Bradley Erickson completed the Graduate Certificate in Digital Humanities in Spring 2018. Current DIL student staff member Henry McKeand checked in with him a year later.
What was the subject of your Certificate research? Did your work in the program differ from what you had done before?
For my certificate project, I created 3D models of a series of cuneiform tablets housed in the special collection of Wilson Library. Because these tablets are delicate and housed in special collections, it can be difficult for other scholars or the public to access them. The end product was a display of the series of 3D models online (they can be viewed here: https://skfb.ly/6wwvF) as well as a series of 3D prints of the tablets.
To make the models, I used the process of Structure-from-Motion and photogrammetry to complete the models. These processes involves taking and using 2D photographs to generate a 3D object. I have been practicing photogrammetry since learning about it, and I have used a similar method in creating 3D models for my dissertation, which explores the ancient Jewish use of astronomy in the architecture of the ancient synagogue.
While completing the digital humanities certificate, I was fortunate to take a range of classes that let me explore creating 3D models, making maps, and using a number of different programming languages to complete tasks. Taking courses for the completion of the certificate has made it possible for me to engage with research that I never knew was possible before coming to UNC.
Describe your experience in the program. What were the challenges and rewards?
The series of courses that I took while completing the digital humanities certificate taught me new, critical ways to approach large projects. For example, before beginning a digital project a number decisions must be made about how the project will be presented at conferences, to the general public, and how the digital components will be preserved. Thinking about the ultimate end of a digital project forced me to structure the project’s work in a way to address those end goals. For example, one project included the fabrication of ancient glass oil lamps that would have hung in an ancient monumental building. I was interested in measuring the light output of such a lamp to envision how many light sources would be required. To complete the project I created a polycandelon (i.e. an ancient chandelier) and then built and 3D printed a series of oil lamps. I met with a glass blower who turned the 3D prints into actual pieces of glass. A colleague and I then filled the oil lamps with olive oil, wove flax wicks, and lit the lamps. We measured the light output using a luxmeter, which I then incorporated into 3D models of ancient synagogue buildings. This project is nearly complete and will be available for anyone to access the process and data. Such a large project took a lot of planning, and at the same time, it also took flexibility.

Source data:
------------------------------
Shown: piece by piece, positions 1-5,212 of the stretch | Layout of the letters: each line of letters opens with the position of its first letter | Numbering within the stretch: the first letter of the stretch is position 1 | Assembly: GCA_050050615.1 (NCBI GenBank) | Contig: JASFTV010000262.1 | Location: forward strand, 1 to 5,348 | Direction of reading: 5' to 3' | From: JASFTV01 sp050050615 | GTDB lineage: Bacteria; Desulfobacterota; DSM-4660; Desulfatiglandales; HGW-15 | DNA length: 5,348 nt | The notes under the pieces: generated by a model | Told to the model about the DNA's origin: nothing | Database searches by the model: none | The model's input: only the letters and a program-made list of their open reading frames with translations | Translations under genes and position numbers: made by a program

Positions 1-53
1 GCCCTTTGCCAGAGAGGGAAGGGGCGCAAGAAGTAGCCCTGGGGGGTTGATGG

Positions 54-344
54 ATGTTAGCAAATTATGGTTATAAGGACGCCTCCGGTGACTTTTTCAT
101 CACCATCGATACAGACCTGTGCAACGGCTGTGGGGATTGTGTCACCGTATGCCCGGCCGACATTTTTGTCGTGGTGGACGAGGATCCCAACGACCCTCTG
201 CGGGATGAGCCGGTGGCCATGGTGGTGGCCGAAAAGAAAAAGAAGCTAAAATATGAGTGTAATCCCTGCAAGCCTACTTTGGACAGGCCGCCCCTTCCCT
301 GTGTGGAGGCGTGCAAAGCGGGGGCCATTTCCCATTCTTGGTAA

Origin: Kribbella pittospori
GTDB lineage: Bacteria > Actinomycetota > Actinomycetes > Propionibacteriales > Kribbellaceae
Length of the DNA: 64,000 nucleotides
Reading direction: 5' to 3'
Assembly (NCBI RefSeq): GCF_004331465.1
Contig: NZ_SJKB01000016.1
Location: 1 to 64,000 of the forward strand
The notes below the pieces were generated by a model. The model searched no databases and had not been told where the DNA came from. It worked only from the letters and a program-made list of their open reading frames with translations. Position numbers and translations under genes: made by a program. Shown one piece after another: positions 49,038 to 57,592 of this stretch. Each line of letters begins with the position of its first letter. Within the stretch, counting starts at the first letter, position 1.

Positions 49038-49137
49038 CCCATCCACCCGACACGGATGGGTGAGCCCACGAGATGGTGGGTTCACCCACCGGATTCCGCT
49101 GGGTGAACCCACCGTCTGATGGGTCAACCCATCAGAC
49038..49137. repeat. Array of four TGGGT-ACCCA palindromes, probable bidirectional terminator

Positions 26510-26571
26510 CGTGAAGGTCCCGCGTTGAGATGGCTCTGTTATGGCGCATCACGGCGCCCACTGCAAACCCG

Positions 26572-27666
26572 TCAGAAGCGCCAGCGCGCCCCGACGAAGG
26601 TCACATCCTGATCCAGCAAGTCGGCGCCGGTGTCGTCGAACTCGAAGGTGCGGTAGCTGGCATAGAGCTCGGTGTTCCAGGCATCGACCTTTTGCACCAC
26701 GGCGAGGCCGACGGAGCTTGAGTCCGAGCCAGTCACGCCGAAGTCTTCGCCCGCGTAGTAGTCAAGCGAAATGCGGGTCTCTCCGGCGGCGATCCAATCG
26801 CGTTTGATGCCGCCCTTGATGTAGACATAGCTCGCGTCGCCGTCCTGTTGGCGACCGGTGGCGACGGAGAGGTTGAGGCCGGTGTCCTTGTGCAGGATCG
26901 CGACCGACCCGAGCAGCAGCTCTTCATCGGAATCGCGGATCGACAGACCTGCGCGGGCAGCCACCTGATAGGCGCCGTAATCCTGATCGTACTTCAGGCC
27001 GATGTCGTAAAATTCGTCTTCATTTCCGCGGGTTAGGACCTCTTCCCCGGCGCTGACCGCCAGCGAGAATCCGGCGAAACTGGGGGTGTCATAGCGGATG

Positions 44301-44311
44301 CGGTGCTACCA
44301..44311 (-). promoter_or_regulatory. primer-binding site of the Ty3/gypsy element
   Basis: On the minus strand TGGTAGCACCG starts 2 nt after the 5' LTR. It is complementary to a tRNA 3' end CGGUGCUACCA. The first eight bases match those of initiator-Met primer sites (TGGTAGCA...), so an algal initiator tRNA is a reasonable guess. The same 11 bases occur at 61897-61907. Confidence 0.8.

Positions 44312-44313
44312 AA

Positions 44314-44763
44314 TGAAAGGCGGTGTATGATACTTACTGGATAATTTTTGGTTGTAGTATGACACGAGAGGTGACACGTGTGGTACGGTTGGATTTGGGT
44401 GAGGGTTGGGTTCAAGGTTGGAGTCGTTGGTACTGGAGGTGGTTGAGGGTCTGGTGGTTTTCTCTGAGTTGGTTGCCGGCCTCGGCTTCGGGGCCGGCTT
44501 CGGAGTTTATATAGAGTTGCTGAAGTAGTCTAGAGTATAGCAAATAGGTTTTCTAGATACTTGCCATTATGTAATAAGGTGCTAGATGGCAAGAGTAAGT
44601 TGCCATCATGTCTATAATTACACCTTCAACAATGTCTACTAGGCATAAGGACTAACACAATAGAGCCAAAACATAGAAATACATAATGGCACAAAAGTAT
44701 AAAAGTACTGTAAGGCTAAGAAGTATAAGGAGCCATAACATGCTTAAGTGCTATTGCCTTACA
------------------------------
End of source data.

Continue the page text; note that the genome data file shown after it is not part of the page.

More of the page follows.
What was your biggest takeaway from the program? In what ways, if any, has receiving the Certificate benefited you?
The biggest take away from the program has been the spirit of collaboration between so many different fields. Digital humanities is not a solitary field, but requires everyone to bring skills to the table for mutual benefit. New jobs have opened for me both on and off campus that I would not have been able to do before completing the digital humanities certificate. I appreciate the professors and certificate directors who have opened these new career doors for me.